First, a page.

Vol. 12, No. 9 – Jan 30 – Feb 12, 2019 – A View from House Seats

by Shirley Lorraine

Classic clicks at Conejo

Harper Lee’s Pulitzer Prize winning novel, To Kill a Mockingbird, has come to life on the Conejo Players stage. It was required reading for me in high school and made a lasting impression. The story tackles many aspects of humanity including innocence, fear, prejudice, assumptions and racial inequality. It is as relevant today as ever.

Now playing at the Shubert Theater on Broadway, the play is enjoying a revival across the nation. Conejo’s contribution to the revival is noteworthy, engrossing and thought-provoking.

Set in Alabama in the 1930’s, the play centers around the accusation, trial and conviction of a young black man. He is represented in court by Atticus Finch, a local attorney known for his compassion, dedication and fierce determination to see justice applied fairly. Sadly, he knows going in that he probably will not be victorious. The townspeople rally against him, threatening his family, their mob mentality leading the way.

Finch does all he can to protect his two children, Scout (modeled after Lee’s own childhood) and Jem. The children become acutely aware of the wrongs being done and question the proceedings.

Veteran director Tom Eubanks makes his debut with this season opener, doing so in fine style. The setting is a street scene that transforms into the courtroom and back again.

Experience shows in this capable cast. Leading the way as Atticus Finch is Alan Waserman, who portrays the inner strength and fortitude necessary to weather the negativity that surrounds him. Daughter Scout is ably played by Julia Kirkpatrick, paired with Neirin Winter as son Jeb. Both display comfortable stage presence. My one challenge to them is to project more fully so that all their lines can be heard. In the first scene that sets up the entire play, the underscoring music, while lovely and meaningful, tended to overshadow their soft voices.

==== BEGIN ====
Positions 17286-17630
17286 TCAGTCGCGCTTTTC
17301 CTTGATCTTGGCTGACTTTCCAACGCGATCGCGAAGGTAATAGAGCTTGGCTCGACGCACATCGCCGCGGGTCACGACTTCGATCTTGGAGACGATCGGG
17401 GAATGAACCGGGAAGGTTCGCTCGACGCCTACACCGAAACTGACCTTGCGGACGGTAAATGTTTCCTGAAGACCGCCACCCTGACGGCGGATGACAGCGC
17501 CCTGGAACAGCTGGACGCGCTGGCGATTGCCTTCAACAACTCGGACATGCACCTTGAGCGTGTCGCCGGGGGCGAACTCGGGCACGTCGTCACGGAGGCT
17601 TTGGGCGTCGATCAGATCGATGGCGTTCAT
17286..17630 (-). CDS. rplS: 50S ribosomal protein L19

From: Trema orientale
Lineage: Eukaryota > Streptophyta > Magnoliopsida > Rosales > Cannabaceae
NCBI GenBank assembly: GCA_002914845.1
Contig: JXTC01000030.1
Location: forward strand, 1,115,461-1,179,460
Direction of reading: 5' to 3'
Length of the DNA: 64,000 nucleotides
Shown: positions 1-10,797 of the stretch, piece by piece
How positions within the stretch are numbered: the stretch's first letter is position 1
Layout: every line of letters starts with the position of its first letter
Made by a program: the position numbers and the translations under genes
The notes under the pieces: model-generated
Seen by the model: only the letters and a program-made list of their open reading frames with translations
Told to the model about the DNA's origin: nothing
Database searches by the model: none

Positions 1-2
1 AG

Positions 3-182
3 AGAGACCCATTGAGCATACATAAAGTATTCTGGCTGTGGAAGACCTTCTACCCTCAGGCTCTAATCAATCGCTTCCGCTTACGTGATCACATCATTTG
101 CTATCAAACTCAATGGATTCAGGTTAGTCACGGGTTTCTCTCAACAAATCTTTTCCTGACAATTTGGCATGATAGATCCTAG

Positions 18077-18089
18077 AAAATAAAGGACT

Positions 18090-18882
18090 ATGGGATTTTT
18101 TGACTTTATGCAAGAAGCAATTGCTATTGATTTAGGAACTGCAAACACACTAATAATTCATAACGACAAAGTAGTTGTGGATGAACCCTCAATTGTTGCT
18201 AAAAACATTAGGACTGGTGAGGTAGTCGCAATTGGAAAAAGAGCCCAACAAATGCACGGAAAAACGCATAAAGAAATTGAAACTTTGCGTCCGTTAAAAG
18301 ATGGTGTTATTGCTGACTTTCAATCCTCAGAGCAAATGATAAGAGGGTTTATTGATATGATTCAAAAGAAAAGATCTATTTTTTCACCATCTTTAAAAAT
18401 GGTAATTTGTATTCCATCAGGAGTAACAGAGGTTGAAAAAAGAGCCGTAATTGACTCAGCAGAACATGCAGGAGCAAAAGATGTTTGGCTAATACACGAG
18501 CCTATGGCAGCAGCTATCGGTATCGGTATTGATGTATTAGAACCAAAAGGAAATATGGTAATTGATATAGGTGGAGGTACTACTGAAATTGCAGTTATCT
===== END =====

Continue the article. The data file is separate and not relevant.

Turning in a notable performance is Todd Tickner as Bob Ewell, the father of the supposed victim. Tickner seems to revel in the scummy character.

James Miller becomes Heck Tate, the local sheriff, sympathetic to Finch but also aware of the reality of the era and neighborhood feelings. A grown-up version of Scout (Jean Louise) played by Ronna Jones, adds clarifying narration and insights as the play unfolds. Other solid characterizations are presented by Dale Alpert as the Judge, Sharyn Grose as Calpurnia, the children’s nanny, Melanie Lindgren as Stephanie Crawford, and Rita McCaffrey as Mrs. Dubose.

The cast is excellent overall, each giving full measure to their characters. The experience shows, even in the smallest parts.

To Kill a Mockingbird withstands the test of time in terms of ongoing relevance and continues to make an important statement. Yes, there are a few outdated, prejudicial terms used, as was common at the time. In this case they are key to the plot.

This revival will surely spur discussions and retrospection into our outlooks on justice. Go see it if you can.

To Kill a Mockingbird continues through February 9. Performances are Thursday, Friday and Saturday at 8 p.m. and Sunday at 2 p.m. www.conejoplayers.org or 805-495-3715 for tickets. Adults $20, Students, Seniors and Military $18.

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